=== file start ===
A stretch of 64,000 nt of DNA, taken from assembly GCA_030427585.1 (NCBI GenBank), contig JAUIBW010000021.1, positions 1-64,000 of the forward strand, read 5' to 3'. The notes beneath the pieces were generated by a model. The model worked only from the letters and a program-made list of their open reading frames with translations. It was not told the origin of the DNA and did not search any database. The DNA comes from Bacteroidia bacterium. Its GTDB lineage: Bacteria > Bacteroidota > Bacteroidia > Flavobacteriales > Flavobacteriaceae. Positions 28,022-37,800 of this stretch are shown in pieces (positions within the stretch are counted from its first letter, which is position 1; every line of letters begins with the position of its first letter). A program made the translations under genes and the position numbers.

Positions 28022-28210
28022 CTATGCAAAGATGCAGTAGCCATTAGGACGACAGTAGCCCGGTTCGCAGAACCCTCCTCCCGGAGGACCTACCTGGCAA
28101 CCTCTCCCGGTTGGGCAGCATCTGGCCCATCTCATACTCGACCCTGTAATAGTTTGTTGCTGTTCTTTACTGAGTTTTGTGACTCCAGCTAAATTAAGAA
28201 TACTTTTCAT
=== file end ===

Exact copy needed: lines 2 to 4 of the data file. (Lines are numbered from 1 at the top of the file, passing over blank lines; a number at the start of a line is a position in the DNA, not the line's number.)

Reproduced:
Positions 28022-28210
28022 CTATGCAAAGATGCAGTAGCCATTAGGACGACAGTAGCCCGGTTCGCAGAACCCTCCTCCCGGAGGACCTACCTGGCAA
28101 CCTCTCCCGGTTGGGCAGCATCTGGCCCATCTCATACTCGACCCTGTAATAGTTTGTTGCTGTTCTTTACTGAGTTTTGTGACTCCAGCTAAATTAAGAA